Toronto, 1989, club name forgotten. Onstage, My Bloody Valentine guitarist/vocalist Bilinda Butcher's white, sleeveless button-down shirt is blowing upward, revealing a flat, milky-white stomach. She is kittenishly pretty, a paragon of femininity. Yet she is also partially responsible for the beautiful maelstrom swirling around her and her three bandmates, guitarist/vocalist Kevin Shields, bassist Deb Googe, and drummer Colm O'Ciosoig. It's a massive, dynamic, annihilating sound that makes ogling a fetching abdomen seem shamefully banal.
The rhythm section is animated, Googe lunging and O'Ciosoig thrashing his kit like seasoned rock animals have done since at least the '60s. The guitarist/vocalists, however, are nearly motionless, although they constantly wring their instruments' tremolo arms while they (literally) gaze at their effects pedals and occasionally peer into the middle distance through their long fringes of hair while gently emoting into their mics.
The material—mostly taken from their then-recent Isn't Anything full-length and the You Made Me Realise and Feed Me with Your Kiss EPs—resonates with the bomblike impact of the Jesus and Mary Chain's Psychocandy four years previous. Before our stunned ears, MBV are remaking rock in their own image: a newly discordant yet harmonious yin-yang big bang of impossibly rapturous melody and scalding noise.
They close with "You Made Me Realise," extending the cacophonous bridge—which lasts 40 seconds on the record—for several minutes into a sustained geyser of Glenn Branca–esque tone explosions. People look around at their fellow punters, trying to ascertain if what's happening is real. Some hustle for the exits, eyes closed, fingers in ears. Some grin dementedly, proud of their ability to withstand the assault. Some sarcastically dance or hold up lighters. No matter how we react, though, we all know that we'll be recounting this moment to friends for the rest of our lives.
Between songs, My Bloody Valentine say nothing to the enthralled crowd. They don't need to. Their music is more than sufficient to keep us dazzled. The gig is worth the lack of banter as well as the terminally dull 11-hour roundtrip drive my brother, friend and fellow zine writer Johnny Ray Huston, and I made from Detroit—and then some.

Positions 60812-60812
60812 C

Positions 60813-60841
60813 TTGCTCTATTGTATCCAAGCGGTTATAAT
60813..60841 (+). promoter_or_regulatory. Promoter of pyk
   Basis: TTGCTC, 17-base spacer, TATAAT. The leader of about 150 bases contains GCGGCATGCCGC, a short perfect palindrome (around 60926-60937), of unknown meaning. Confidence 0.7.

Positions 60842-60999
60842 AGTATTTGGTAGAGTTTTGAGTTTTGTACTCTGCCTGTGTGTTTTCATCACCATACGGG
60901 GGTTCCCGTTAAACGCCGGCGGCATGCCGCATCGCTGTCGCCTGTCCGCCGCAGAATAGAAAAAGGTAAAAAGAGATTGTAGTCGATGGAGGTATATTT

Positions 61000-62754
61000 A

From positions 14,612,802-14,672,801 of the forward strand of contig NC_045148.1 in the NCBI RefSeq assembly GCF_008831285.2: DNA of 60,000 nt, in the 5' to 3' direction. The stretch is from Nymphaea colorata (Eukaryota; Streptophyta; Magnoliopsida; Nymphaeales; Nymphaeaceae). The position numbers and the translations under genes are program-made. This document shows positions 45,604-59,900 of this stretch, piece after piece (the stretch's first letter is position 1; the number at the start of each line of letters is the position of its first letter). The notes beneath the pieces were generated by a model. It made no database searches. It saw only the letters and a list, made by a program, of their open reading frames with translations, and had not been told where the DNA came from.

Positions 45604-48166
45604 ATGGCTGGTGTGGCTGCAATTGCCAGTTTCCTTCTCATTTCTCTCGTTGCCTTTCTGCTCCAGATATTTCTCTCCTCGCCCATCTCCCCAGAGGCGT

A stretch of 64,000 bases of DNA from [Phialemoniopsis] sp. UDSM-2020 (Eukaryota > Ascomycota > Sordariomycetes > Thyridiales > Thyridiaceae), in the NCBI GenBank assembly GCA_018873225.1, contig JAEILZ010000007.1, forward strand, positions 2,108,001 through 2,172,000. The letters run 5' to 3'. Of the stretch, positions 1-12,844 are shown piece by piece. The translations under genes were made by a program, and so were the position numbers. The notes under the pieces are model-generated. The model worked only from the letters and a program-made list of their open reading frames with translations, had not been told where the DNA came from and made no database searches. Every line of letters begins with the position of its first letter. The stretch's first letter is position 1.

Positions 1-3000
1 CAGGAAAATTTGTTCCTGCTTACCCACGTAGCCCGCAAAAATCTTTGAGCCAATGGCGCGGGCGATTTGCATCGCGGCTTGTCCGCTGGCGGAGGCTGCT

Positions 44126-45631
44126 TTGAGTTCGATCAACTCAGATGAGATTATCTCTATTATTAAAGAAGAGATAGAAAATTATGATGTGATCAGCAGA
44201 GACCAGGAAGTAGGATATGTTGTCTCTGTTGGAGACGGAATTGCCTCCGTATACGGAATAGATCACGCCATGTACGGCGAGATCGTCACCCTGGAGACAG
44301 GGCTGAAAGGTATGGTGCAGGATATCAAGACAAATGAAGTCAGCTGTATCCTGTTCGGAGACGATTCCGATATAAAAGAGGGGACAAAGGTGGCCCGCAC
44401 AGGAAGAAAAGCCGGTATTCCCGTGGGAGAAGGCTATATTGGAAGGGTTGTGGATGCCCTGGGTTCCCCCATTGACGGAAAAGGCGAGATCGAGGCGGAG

The next week, MBV played Detroit's St. Andrew's Hall and we three finagled an interview with them, which we published in our fanzine, You Can't Hide Your Love Forever. MBV were shy, didn't know anybody in Detroit, and after we interviewed them at the club, they just hung around with us, not really knowing what to do with themselves (this was their first North American tour). These were the rock deities who launched us into full-body pleasure spasms just a week before? And now these shrinking violets were looking to a few besotted Yank fanboys for kicks? It was an eye-opener.
It also sparked an observation: Sometimes the greatest musicians are simply ordinary folks who aren't inclined to quaff gallons of whiskey, toss TVs into hotel pools, and fuck everything in sight (not that there's anything wrong with those things). My Bloody Valentine's ascent to godhead status can be viewed as a triumph of the meek, proof that the introverted can make world-historical innovations in rock 'n' roll. MBV showed that you don't need to be some combination of alien and monstrous asshole to shift a sonic paradigm—though having a perfectionist streak, as band mastermind Shields does, helps.